[00:20:49] But because you are just in the ideation stage, you are not putting it out there. You're not talking about it. You are not sharing and it's not going anywhere, but when you actually start doing and [00:21:00] start talking about it, first of all, you're putting yourself in the energy of calling in what you need, but also you were doing, so you're figuring out what you actually need to make it happen.
[00:21:14] Staci Gray: And I think a lot of people don't start because they're afraid of being judged. For it being messy because they're literally putting out into the universe out into the world, whether it's online website, email conversation. Hey, I have this idea and I'm thinking about it. What do you think? That, that is an opportunity to get some good feedback, but if we, if we internalize it and make it mean that our idea is terrible or bad, instead of taking it and saying, okay, well, how could I solve this to make this idea better, then we don't, we don't ever start.
[00:21:52] Yvonne Heimann: Which is your call audience pop into the comments. What are you going to start in 2024? Yeah, [00:22:00] right now, as we, as this is going live, it's January 2024. You should have some ideas, at least your plans ready. We want to know. What are you finally starting and taking out of ideation and doing, just doing. Pop in the comments, let us know.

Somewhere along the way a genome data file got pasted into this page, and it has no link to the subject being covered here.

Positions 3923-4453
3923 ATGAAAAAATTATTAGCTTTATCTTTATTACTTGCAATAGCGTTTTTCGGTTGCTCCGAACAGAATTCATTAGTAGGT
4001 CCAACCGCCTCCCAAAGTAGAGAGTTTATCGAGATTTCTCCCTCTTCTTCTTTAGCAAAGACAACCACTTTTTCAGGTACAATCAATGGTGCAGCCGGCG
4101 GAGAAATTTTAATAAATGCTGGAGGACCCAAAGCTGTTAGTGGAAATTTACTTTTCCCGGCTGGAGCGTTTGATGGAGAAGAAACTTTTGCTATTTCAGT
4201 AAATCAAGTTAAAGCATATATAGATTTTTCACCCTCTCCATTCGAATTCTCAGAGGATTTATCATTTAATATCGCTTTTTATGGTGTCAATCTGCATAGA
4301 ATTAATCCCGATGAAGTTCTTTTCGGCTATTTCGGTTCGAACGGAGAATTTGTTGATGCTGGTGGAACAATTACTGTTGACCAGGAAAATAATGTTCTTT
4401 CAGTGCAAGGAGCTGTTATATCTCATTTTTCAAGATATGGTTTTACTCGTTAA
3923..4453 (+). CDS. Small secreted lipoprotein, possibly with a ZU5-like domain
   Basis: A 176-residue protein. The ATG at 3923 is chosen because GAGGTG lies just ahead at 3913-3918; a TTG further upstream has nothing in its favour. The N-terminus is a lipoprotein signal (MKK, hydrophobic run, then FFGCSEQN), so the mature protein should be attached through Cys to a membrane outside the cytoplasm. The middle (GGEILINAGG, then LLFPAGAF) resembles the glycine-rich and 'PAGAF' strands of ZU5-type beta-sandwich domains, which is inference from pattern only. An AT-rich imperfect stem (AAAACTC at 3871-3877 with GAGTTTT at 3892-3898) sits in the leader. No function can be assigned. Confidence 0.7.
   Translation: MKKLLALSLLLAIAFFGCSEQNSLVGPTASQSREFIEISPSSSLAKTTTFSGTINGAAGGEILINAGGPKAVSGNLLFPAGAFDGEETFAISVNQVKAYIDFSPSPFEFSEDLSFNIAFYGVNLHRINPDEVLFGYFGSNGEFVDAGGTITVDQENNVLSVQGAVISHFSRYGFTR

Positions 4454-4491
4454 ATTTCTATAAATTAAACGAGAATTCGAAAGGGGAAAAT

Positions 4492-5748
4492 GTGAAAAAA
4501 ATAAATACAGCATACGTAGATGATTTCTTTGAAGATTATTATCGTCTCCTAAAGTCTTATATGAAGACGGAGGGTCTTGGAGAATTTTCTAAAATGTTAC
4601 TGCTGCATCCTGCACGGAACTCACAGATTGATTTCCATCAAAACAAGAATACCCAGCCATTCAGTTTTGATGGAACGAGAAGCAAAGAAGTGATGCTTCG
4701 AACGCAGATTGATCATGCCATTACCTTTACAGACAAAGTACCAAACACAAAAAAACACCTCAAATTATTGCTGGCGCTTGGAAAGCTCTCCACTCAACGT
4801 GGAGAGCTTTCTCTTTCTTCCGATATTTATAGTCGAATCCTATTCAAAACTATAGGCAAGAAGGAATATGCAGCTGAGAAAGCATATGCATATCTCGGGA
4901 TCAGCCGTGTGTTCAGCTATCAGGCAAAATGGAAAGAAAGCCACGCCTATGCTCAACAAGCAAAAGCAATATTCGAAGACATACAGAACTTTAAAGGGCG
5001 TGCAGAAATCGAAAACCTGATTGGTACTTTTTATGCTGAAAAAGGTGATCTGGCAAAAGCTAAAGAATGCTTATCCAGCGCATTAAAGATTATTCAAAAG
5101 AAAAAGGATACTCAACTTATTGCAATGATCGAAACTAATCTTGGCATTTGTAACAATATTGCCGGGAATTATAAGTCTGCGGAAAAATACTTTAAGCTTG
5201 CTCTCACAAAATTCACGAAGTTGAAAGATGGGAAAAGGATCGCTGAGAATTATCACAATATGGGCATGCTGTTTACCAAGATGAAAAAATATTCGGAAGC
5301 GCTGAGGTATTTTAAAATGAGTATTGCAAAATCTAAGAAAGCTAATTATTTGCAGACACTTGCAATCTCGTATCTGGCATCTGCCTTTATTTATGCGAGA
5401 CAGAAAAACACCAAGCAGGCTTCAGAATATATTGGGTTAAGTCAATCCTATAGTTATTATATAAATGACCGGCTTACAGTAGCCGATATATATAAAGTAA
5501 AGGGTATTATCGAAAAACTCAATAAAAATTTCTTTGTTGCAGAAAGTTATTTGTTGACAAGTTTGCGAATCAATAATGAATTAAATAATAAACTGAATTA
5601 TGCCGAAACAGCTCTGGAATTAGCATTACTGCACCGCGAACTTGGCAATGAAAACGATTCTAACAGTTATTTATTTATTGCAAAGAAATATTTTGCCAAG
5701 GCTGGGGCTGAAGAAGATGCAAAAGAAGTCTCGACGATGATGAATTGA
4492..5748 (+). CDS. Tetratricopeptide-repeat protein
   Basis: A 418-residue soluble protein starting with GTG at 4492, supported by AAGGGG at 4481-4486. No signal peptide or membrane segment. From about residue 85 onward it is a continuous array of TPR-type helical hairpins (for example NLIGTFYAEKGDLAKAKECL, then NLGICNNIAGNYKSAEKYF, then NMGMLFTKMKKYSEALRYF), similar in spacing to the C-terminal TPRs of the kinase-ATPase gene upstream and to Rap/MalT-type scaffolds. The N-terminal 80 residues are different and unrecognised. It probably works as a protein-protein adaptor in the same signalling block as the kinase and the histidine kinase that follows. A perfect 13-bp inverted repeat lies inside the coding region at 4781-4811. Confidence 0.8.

[00:22:20] Staci, thank you so much for joining me. Let everybody know where they best can connect with you.
[00:22:27] Staci Gray: You can connect with me online. Staci Gray, S T A C I G R A Y. I am on all the social channels and of course you can send an email to scale @organizetoscale.com and get connected with me there as well.
[00:22:40] Yvonne Heimann: Thanks so much for joining me and everybody. I'll see you again next week on the next episode of Boss Your Business. Bye everybody.